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Start-ups put through their paces at boot camp

By Vincent Ryan

Tuesday, April 17, 2012

The top 10 companies selected from 150 Irish and international applicants to the Startupbootcamp will take part in the first Investor Demo Day in Dublin on May 16.

The 10 companies from Ireland, Lithuania, Brazil, Romania, and the US have all been taking part in an intensive business incubation programme on Barrow St in Dublin.

The start-ups received world-class industry advice and investment of €12,000 to take their ideas from inception through to product.

The managing director of Startupbootcamp, Eoghan Jennings, explained why it had attracted entrepreneurs from around the world.

"Our Dublin programme attracted huge volumes of world-class start-ups willing to drop everything to relocate and become part of the growing Dublin tribe of successful global innovators.

"Ireland’s mix of public and private sources means there is more seed funding available than else where in Europe," he said.

"It is also the only English-speaking economy in the eurozone, at a time when international venture capital firms are unwilling to invest directly in non-English-speaking companies."

Tim Duggan, founder of Irish startup Skynet, said Startupbootcamp had been a great experience.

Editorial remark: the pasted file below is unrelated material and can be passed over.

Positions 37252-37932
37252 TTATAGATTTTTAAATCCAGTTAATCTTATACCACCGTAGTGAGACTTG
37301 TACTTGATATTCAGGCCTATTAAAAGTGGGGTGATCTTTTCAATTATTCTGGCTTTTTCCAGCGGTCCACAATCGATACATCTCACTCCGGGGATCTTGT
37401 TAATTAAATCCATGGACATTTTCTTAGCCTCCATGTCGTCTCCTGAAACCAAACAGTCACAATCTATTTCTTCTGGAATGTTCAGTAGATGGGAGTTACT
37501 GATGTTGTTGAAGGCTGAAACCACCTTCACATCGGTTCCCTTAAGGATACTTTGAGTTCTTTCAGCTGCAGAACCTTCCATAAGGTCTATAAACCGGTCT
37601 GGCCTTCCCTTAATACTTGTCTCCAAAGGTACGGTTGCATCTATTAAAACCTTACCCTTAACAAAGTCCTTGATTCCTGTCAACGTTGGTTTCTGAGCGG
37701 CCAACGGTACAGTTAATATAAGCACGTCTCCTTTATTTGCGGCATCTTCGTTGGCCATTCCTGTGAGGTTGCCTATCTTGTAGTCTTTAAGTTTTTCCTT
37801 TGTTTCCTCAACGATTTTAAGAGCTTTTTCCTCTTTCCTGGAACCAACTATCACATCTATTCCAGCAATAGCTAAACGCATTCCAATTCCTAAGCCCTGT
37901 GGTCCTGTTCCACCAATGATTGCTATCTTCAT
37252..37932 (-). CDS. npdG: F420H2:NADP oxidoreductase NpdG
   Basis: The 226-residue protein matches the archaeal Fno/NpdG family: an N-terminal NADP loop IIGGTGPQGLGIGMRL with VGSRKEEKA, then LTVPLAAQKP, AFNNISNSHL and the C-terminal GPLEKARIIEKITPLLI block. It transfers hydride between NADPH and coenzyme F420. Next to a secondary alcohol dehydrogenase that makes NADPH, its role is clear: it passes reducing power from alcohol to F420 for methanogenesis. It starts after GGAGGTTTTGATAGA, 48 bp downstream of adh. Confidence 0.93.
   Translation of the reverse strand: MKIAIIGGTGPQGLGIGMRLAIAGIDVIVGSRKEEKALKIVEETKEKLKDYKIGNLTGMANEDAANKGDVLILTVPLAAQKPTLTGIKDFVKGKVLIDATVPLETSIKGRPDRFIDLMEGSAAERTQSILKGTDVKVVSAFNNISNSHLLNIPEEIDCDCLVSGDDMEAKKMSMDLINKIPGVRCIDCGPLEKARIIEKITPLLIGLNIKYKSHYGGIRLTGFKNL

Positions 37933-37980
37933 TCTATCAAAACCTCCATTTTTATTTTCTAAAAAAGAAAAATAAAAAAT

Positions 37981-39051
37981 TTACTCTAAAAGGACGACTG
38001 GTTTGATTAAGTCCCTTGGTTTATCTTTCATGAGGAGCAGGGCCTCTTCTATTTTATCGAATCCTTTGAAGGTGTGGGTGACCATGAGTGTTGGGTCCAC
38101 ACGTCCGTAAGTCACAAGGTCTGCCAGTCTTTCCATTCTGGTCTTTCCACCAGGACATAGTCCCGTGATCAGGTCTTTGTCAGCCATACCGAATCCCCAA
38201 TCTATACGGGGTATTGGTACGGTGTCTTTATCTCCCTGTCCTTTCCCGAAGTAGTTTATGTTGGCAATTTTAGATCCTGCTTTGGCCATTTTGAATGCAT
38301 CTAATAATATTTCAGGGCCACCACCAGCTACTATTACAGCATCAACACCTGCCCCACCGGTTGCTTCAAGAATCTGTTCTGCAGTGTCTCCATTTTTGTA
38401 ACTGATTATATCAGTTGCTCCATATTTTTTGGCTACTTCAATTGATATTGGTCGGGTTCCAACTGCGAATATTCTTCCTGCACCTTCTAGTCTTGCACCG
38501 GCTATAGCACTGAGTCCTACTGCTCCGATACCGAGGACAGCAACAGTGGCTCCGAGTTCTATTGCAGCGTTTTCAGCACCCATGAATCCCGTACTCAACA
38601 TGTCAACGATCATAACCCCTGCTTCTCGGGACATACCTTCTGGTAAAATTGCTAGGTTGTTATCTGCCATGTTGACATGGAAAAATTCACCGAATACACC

This was Mr Duggan’s third startup but the bootcamp helped him get Skynet, his cloud-based oil and gas drilling data app, into a functioning beta project in just 78 days.

"We have six active test users and we have engaged with two drilling colleges, one in Texas and the other in New Mexico," he said.

The progress hasn’t come easily. The entrepreneurs involved in Startupbootcamp have been working 14-hour days for the past three months. They have been eating and drinking in the Barrow St office.

The office does have its own bar where the start-up companies can unwind and entertain guests.

Mr Duggan said one of the keys to the success of the Startupbootcamp has been dinners in the office with Google executives.

Other companies in the Startupbootcamp include CleverMiles, an Irish road safety programme; Adfaces, an Israeli and Polish affordable advertising platform; Easyprove, a Lithuanian purchase orders and invoice system; Getbulb, an Irish data visualisation system; MavenHut, a Romanian game; NotesFirst, an American specialist tablet computed for doctors; Opara, a Brazilian system to improve traceability of food; Outline, an Irish system to mine employees’ emails; and Pombai, a Chinese and American system to buy regional tickets.

Read more: http://www.irishexaminer.com/business/kfsnauidkfkf/rss2/#ixzz1sJGqJHOI